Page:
One of the biggest, and most obvious, consequences of technological advancements in mining is more efficient mining. This is evident when inspecting the O2 packs that miners used in order to navigate deeper and more hazardous mines. The benefit of being able to navigate mines previously too hazardous to attempt is of course more precious ore for your troubles. However as the reading notes, technological developments didn’t necessarily mean that the conditions were inherently safer for the miners. One of the biggest reasons as to why that is, can mainly be accounted to corporate greed in the face of new profitable technology. Miners being able to reach more hazardous areas meant that the focus would inevitably shift to previous areas before unreachable. So as a result of this new technology, miners found themselves in GREATER hazard, rather than what is regularly expected as the other way around. As the reading notes, when miners entered the Dodge copper queen mine of Arizona “temperatures hovered around 97 degrees with nearly 100 percent humidity.” (Lecain 47) Even with the O2 packs to filter out the harmful gas, miners still faced the serious threat of heat stroke with the temperatures so severe.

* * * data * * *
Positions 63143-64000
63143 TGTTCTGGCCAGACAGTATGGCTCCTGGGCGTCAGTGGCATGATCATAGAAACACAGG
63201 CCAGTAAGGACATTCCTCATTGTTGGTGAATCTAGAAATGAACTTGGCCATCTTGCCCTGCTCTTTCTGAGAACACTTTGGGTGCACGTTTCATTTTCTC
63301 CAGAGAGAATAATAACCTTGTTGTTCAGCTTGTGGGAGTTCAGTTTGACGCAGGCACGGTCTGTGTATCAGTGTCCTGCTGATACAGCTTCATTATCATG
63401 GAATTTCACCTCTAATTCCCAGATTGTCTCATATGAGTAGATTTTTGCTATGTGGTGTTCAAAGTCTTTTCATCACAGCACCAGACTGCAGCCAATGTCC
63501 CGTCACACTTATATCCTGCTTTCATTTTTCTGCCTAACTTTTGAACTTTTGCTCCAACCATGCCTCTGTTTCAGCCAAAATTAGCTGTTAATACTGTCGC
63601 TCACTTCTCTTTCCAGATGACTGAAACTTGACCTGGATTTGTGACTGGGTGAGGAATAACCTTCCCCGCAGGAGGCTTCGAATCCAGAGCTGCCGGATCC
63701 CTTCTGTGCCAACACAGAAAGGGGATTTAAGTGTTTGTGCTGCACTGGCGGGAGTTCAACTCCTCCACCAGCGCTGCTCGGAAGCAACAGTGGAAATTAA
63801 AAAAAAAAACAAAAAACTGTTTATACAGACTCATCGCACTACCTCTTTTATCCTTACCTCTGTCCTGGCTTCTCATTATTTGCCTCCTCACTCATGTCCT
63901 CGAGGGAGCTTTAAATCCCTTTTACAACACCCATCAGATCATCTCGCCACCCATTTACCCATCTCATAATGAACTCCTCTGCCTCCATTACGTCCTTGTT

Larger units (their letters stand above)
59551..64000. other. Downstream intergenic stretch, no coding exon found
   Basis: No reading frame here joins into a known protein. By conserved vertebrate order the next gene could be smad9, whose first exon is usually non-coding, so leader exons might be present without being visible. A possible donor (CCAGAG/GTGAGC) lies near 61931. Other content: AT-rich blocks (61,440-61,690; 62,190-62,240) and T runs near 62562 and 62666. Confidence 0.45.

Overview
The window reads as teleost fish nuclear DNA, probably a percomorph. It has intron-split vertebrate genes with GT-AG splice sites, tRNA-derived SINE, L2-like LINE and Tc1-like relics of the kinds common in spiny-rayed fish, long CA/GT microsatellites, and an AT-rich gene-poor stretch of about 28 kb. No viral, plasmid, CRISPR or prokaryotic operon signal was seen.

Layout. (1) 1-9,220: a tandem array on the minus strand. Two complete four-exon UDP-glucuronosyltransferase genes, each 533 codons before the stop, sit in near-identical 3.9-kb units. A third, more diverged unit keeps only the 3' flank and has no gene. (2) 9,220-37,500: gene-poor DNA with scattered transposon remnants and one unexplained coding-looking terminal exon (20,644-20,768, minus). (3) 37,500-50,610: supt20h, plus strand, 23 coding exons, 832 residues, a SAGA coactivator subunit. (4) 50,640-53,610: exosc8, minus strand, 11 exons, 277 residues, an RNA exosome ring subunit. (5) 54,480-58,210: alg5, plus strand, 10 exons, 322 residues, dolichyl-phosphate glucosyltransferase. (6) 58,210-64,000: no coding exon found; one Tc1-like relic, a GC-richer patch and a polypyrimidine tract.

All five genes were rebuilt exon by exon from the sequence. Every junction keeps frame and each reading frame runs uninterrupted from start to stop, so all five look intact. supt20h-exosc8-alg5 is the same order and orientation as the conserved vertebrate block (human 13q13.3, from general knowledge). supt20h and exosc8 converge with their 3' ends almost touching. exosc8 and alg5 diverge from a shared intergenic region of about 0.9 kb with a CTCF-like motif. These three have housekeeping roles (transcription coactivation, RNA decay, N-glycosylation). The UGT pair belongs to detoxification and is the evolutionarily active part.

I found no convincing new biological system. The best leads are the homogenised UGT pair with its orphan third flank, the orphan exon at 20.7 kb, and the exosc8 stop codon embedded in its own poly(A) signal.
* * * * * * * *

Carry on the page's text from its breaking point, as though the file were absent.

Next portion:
While obviously mining should be as safe as possible for both the environment, and to humans, we have to ask ourselves if that’s truly even possible by the nature of what mining is. No matter what technologies we develop, mining will always involve the process of digging up the earth to reap it’s spoils. In past readings we looked at how logging had a tremendous impact on the natural ecosystem, with far reaching consequences that we could never even have fathomed. That was only on the surface level of the earth, think of the unforeseen consequences we could face when we are literally excavating entire segments of the earth. From my limited viewpoint of the technological advances of the future, mining seems like a necessary evil with no proper fix to it’s fundamentally flawed design.